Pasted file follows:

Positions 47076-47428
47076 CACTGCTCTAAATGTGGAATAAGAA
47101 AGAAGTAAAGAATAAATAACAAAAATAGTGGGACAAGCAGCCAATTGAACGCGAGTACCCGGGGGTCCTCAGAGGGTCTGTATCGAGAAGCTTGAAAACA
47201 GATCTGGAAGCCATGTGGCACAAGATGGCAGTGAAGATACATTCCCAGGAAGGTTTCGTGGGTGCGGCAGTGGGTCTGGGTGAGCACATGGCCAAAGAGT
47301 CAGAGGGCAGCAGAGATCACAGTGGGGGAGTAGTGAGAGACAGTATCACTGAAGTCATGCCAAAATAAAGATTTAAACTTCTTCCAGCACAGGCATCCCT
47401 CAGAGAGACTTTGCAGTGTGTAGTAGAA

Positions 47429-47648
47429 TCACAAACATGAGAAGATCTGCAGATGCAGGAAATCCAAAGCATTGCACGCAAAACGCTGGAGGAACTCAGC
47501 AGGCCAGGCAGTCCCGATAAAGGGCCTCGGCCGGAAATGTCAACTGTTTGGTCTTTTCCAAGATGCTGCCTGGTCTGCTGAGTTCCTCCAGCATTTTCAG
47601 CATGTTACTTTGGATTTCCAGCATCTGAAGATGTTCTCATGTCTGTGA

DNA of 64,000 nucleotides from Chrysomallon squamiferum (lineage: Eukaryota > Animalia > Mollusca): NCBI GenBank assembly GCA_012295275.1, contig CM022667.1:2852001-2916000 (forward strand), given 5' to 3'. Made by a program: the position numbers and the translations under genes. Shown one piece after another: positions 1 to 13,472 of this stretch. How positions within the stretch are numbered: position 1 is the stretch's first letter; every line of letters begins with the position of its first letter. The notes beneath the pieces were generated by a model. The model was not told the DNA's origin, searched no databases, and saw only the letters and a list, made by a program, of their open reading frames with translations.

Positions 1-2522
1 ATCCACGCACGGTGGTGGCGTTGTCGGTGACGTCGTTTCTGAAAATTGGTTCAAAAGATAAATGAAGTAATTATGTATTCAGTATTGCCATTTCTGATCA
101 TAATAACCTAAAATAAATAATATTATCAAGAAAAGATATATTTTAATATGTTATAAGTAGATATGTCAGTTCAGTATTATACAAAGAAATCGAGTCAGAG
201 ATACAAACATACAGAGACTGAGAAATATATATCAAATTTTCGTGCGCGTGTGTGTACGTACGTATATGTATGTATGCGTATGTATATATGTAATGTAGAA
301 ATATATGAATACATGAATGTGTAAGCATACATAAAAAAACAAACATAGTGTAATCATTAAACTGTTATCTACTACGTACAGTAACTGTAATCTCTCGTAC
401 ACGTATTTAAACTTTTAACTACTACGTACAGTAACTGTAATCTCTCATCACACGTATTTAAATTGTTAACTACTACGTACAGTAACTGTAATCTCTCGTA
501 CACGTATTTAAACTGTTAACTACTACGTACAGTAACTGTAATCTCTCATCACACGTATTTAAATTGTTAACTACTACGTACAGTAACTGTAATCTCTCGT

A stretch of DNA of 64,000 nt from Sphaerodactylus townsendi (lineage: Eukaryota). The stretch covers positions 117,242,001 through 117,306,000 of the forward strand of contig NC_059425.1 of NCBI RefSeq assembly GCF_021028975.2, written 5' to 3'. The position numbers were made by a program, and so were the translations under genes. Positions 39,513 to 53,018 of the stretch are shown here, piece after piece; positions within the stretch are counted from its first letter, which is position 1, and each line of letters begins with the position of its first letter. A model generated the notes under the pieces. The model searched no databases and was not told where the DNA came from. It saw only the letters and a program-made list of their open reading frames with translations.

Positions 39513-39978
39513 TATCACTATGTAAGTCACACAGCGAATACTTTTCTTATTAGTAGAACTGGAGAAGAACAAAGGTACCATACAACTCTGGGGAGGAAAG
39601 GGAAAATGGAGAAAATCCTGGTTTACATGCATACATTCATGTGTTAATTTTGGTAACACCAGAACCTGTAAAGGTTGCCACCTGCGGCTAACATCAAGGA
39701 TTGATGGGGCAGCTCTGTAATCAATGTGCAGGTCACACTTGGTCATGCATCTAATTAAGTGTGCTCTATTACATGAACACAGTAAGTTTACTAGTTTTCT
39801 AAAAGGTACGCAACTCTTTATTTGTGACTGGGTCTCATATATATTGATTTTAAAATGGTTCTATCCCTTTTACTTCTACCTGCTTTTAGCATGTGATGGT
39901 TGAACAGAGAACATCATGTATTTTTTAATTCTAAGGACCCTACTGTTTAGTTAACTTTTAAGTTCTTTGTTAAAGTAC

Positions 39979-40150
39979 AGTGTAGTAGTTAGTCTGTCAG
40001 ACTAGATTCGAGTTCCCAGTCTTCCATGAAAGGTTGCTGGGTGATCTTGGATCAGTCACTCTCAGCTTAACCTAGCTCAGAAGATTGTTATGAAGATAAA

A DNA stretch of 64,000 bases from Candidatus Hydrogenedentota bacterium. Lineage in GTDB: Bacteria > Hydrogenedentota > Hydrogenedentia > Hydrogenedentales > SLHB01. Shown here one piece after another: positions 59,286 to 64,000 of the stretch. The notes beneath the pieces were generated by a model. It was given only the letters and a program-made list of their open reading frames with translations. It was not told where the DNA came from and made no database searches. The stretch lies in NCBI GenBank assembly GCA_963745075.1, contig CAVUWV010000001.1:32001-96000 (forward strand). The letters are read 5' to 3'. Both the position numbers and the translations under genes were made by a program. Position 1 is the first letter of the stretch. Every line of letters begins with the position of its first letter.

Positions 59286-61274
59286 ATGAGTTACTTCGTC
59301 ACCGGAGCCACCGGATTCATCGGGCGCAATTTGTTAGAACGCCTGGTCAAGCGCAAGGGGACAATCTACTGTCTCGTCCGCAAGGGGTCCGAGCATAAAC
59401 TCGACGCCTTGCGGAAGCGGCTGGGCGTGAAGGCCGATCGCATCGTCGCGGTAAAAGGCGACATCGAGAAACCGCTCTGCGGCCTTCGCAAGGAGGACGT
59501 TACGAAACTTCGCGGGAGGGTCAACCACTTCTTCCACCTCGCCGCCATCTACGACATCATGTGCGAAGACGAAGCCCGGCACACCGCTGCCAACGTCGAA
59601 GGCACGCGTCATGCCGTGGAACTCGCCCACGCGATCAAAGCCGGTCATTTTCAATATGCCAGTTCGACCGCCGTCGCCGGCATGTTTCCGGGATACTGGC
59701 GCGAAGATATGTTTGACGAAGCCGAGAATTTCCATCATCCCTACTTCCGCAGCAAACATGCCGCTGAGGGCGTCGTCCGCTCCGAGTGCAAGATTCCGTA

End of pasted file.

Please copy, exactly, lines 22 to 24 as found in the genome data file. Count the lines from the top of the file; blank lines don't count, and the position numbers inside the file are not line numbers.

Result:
39601 GGAAAATGGAGAAAATCCTGGTTTACATGCATACATTCATGTGTTAATTTTGGTAACACCAGAACCTGTAAAGGTTGCCACCTGCGGCTAACATCAAGGA
39701 TTGATGGGGCAGCTCTGTAATCAATGTGCAGGTCACACTTGGTCATGCATCTAATTAAGTGTGCTCTATTACATGAACACAGTAAGTTTACTAGTTTTCT
39801 AAAAGGTACGCAACTCTTTATTTGTGACTGGGTCTCATATATATTGATTTTAAAATGGTTCTATCCCTTTTACTTCTACCTGCTTTTAGCATGTGATGGT